WASHINGTON, D.C. — Margarita made a hand gesture with two fingers to her left temple. “Aqui.” Here, she recounted in Spanish, was where a man pointed his gun when he threatened to kill her, then her family, as they robbed her truck of the goods that she and her husband were selling in Lempira, Honduras. They shot at her truck 13 times, killing the engine, and took off. Margarita went to the police who brushed her off and told her to “hire a security guard.” Soon after, she began to receive death threats for going to the police. One time, she said that she found a note threatening to kill her youngest son named Darling, in the storage room where she kept the goods she was selling. That was the moment, she said, when she decided to flee the country with him. Now, she is sitting with a moist tissue she’s using to dab away tears as she recounts her northbound journey at a press conference. Margarita was among the more than 66,000 migrant family units caught making the trek from Central America through the southern U.S. border this past year. Along with the National Alliance of Latin American and Carribbean Communities (NALACC) and Central American Center (CARECEN), Margarita traveled to the nation’s capitol to talk about the conditions in Honduras and to help educate people about why Central Americans were fleeing their countries.
“We want to see a legal relief like a work permit, or some way to stay in the United States,” Margarita said through a translator. “One thing I want to see is no deportations because if they deport me, I will come back. I don’t want to be there.”
Putting her house up as collateral, Margarita and Darling used the money to pay coyotes to guide them from Honduras to the United States. They were immediately detained by Customs and Border Patrol (CBP) agents in Texas, where they were held for several days in a processing facility. They were eventually released to family members in Massachusetts, who sent money for them to board a bus. The mother and son now live outside Boston, where they await their deportation hearing in January 2015.
NALACC and CARECEN representatives were also on hand to discuss preliminary findings from their three-week tour to Honduras, Guatemala, and El Salvador, the three countries where most migrants are coming from. The team found that the most pervasive issue contributing to migrants leaving Central America in droves was that the violence was ongoing and children were increasingly targeted, an issue confirmed by past reports. The team also found that there has been an increase in family deportations; weak protections for facilities receiving and re-integrating children and families back to the countries; structural violence “exacerbated by corruption and ineffective judicial systems and the desperation of long-separated families, driven by outdated and family unfriendly U.S. immigration policies and systems;” and a lack of institutional capacity for re-integrating deported children and families. They also found that many families traveling from Central America never made it to America because they were apprehended in Mexico and sent home.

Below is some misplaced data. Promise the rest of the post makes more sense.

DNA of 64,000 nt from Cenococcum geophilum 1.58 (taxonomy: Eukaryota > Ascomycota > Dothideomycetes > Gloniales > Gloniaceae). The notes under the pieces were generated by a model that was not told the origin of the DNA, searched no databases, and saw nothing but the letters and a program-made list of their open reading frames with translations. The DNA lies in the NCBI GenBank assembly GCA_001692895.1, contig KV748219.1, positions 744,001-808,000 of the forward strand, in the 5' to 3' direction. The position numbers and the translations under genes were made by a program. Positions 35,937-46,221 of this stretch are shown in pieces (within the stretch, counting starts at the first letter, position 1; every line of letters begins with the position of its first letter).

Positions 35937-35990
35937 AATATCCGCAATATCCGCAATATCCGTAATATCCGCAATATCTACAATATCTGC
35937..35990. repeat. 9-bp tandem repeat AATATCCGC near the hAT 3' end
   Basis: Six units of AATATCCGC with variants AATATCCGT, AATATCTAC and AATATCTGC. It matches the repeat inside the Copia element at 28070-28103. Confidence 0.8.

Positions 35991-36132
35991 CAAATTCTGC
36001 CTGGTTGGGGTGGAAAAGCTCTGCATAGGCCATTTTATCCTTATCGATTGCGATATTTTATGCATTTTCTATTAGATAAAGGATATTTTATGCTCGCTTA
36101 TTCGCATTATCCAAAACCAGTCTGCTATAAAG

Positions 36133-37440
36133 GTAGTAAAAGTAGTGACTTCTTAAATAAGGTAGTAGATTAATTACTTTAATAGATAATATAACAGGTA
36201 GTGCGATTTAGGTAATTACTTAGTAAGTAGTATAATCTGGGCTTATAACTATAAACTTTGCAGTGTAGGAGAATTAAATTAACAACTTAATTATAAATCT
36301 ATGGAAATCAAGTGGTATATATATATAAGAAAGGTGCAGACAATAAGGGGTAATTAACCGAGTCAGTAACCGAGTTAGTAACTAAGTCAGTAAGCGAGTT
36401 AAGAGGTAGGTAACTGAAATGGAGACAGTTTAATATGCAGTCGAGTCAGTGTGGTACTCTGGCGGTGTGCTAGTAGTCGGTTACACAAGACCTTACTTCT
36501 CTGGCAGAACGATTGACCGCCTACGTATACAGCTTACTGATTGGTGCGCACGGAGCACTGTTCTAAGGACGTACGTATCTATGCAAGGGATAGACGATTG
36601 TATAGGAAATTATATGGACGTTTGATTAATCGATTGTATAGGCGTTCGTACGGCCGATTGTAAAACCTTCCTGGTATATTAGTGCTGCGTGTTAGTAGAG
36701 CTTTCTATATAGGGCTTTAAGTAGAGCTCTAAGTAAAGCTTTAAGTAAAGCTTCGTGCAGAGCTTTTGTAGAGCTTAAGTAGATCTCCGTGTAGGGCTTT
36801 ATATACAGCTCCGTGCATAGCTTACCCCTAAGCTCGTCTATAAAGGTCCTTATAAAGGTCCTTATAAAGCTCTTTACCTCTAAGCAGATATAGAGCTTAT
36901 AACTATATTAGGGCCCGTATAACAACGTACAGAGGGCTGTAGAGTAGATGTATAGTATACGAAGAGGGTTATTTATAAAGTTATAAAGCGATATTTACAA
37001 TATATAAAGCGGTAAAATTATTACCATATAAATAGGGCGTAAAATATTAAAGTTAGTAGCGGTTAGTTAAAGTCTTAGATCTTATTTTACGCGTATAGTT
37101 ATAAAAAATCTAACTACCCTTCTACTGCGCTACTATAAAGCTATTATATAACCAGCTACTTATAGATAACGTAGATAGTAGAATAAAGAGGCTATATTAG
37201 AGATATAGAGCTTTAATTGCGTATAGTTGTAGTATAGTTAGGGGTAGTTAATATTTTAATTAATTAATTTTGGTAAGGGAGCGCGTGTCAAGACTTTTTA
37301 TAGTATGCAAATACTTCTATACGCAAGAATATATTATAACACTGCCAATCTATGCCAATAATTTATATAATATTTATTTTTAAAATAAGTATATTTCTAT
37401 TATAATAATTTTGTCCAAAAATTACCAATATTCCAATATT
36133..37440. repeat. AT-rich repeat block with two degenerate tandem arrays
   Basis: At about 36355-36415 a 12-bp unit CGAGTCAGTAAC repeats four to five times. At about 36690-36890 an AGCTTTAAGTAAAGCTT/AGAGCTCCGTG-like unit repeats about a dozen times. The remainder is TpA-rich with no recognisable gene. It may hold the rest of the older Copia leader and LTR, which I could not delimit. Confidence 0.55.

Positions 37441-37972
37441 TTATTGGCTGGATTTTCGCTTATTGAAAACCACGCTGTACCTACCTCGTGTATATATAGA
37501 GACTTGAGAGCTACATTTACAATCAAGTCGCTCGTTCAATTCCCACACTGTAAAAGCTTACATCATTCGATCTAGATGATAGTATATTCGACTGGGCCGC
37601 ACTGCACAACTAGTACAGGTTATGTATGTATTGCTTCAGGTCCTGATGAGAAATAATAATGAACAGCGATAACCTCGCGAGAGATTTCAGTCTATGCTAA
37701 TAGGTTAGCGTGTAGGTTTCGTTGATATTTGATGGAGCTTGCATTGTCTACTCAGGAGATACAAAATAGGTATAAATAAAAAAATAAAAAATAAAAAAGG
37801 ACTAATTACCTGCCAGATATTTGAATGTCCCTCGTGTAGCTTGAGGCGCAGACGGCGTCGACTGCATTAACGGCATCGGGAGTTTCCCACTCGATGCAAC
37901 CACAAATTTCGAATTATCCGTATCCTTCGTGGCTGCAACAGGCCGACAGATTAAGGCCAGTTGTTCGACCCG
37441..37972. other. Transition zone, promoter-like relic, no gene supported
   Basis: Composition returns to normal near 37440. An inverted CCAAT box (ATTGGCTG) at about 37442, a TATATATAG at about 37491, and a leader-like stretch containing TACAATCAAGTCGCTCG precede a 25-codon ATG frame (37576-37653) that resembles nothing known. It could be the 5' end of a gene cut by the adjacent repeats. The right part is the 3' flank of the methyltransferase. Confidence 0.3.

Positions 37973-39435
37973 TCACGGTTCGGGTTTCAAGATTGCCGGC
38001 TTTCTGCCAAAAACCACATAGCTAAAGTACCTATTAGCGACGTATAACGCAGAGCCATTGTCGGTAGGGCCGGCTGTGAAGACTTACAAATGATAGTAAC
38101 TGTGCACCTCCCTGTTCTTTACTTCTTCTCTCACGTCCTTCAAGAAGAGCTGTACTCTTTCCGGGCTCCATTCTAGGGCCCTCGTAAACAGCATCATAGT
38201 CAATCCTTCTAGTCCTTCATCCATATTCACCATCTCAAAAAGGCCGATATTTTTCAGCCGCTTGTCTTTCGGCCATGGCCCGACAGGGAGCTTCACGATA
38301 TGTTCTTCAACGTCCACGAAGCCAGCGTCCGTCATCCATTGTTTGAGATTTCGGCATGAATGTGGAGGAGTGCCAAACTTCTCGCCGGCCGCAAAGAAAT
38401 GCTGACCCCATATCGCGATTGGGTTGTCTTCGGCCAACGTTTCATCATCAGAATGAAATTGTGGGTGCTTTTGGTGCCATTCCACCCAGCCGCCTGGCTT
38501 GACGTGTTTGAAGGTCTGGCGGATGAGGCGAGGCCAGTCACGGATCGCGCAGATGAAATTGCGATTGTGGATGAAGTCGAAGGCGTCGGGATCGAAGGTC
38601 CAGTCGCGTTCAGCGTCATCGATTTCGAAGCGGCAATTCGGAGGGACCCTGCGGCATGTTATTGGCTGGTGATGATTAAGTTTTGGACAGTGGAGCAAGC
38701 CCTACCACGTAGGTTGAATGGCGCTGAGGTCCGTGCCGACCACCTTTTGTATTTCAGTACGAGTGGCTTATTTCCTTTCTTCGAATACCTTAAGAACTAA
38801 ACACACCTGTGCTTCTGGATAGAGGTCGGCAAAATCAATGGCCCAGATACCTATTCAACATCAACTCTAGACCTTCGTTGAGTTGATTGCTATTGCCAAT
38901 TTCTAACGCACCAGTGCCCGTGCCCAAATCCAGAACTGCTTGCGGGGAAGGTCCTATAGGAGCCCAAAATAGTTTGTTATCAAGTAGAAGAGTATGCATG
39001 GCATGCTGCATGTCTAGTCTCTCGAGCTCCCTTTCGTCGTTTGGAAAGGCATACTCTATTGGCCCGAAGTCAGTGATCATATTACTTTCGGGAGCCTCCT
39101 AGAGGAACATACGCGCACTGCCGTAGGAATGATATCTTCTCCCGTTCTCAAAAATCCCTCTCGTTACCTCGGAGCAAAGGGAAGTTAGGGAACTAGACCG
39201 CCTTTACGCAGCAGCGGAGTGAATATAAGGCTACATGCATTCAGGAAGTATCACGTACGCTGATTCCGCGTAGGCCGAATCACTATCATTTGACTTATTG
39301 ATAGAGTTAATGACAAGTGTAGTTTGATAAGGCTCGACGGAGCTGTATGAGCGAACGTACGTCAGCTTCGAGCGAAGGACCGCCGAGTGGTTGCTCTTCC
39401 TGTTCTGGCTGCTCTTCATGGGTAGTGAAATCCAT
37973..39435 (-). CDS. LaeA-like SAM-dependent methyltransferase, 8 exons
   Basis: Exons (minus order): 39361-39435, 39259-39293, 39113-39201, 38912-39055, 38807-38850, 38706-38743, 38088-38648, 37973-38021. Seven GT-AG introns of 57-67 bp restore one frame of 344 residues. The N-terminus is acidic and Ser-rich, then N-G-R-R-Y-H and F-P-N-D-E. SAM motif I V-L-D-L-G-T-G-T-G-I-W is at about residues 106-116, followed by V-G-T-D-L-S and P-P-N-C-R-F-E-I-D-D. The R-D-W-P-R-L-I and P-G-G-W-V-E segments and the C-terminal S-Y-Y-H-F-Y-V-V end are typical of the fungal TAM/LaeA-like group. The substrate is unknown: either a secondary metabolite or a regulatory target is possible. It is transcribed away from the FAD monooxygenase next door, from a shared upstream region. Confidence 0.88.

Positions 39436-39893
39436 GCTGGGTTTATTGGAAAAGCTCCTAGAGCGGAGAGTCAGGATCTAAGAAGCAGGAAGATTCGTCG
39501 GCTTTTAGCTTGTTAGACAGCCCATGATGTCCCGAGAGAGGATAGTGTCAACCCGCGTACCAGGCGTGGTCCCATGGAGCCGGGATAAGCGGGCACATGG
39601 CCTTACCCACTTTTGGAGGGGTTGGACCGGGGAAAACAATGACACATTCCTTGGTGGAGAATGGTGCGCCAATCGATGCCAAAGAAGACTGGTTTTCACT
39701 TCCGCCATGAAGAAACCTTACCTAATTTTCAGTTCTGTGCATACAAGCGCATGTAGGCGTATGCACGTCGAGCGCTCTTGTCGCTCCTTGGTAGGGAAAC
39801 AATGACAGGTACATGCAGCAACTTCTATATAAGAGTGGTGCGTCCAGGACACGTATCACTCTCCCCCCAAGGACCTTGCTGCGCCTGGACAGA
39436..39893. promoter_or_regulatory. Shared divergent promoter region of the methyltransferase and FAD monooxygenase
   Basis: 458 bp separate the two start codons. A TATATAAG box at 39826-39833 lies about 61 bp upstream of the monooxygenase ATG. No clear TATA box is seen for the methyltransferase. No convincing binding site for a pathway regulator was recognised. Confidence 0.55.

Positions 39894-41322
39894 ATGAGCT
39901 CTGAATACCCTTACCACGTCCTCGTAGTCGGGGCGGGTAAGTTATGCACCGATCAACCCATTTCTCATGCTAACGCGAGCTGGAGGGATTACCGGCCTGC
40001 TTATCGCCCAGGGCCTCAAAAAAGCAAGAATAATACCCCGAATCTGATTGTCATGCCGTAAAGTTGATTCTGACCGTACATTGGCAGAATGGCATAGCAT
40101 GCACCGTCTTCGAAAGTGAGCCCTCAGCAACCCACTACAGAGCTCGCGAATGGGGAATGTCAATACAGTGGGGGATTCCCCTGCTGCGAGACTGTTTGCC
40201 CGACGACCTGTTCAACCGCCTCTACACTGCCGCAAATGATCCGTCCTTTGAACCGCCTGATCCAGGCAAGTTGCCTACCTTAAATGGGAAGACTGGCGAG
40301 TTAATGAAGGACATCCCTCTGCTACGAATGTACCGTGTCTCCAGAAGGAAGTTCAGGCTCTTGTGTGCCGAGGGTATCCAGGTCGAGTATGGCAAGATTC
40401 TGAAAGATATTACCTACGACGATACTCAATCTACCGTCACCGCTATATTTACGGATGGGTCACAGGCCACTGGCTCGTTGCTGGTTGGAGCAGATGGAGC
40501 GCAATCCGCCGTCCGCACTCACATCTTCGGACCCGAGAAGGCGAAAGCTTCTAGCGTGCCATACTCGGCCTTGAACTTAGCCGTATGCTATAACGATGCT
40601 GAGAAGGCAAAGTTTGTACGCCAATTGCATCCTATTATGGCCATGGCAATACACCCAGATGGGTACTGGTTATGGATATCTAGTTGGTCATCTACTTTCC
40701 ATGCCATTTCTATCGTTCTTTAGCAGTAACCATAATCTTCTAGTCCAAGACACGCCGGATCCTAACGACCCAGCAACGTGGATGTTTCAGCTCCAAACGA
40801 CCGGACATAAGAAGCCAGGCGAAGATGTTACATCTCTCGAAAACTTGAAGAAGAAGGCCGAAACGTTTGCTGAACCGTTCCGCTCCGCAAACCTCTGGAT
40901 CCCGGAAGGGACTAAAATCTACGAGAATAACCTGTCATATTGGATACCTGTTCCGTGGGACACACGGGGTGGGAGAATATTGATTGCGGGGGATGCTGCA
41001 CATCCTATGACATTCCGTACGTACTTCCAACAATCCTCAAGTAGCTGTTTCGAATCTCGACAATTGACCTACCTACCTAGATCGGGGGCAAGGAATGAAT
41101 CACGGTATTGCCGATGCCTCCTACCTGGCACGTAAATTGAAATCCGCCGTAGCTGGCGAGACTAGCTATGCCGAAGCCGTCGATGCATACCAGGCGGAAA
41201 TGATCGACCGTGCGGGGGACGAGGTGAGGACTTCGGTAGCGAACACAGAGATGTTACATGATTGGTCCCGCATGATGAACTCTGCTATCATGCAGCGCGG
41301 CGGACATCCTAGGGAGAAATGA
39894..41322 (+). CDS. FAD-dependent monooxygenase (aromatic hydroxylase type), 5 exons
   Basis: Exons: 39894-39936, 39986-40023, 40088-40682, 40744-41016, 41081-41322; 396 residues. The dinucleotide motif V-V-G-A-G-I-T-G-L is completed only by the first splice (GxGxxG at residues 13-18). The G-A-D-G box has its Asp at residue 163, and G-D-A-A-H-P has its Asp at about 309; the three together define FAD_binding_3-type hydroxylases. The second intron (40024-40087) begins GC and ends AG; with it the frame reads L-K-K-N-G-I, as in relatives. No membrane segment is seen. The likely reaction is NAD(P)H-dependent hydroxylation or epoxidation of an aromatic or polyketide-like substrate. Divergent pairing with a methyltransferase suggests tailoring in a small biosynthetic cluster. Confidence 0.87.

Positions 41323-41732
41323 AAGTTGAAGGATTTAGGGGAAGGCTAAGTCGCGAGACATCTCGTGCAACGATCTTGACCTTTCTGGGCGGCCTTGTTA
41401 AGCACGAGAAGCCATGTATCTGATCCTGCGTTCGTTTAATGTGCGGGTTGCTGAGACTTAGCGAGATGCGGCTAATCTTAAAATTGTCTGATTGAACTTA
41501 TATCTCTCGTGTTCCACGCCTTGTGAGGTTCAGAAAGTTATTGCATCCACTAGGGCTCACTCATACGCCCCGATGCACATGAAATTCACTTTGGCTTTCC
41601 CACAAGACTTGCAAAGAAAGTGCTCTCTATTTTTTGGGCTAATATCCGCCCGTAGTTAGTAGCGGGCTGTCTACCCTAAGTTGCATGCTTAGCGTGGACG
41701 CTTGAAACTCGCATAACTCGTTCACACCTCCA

Over the past few months, the Obama administration has been overloaded with the deportation proceedings of Central American migrant families who are appealing for humanitarian relief in the country. As it began putting hundreds of mothers and children on flights back to their countries, the Customs and Border Protection (CBP) agency also put out a “Dangers Awareness” ad campaign aimed at dissuading people from making the journey. As Oscar Chacon, NALACC executive director, pointed out to ThinkProgress, the campaigns are not working.
“To be honest with you, you are telling people [something] they already know,” Chacon said. “When we spend however much we spend with videos and radio spots telling people ‘don’t migrate because it’s very dangerous and something may happen to you and your family,’ you’re telling people something they already know. We don’t believe that’s the right approach.” Across the hall at another press conference on migrant children, Deputy Homeland Security Secretary Alenadro Mayorkas stated to reporters that he believed that the campaigns were working, but admitted, “It would be premature at best to declare victory, to say the problem is behind us, because we don’t know.”
Still, delegation members of the fact-finding mission insist that Congress should not “indiscriminately return migrant children back into a maelstrom of conflict and criminal violence.” They are calling for migrants to be guaranteed legal representation, but also for the government to issue a class-wide protection program to make sure that no one is sent back to violence or death. Rev. Sarabeth Goodwin told ThinkProgress, “It’s imperative of our faith to have compassion, particularly for children. I think the Abrahamic faith — the Muslim, Jewish, and Christian faiths — we’re all in accord to welcome the stranger in our midst and treat them as our own…Jesus himself was a refugee.”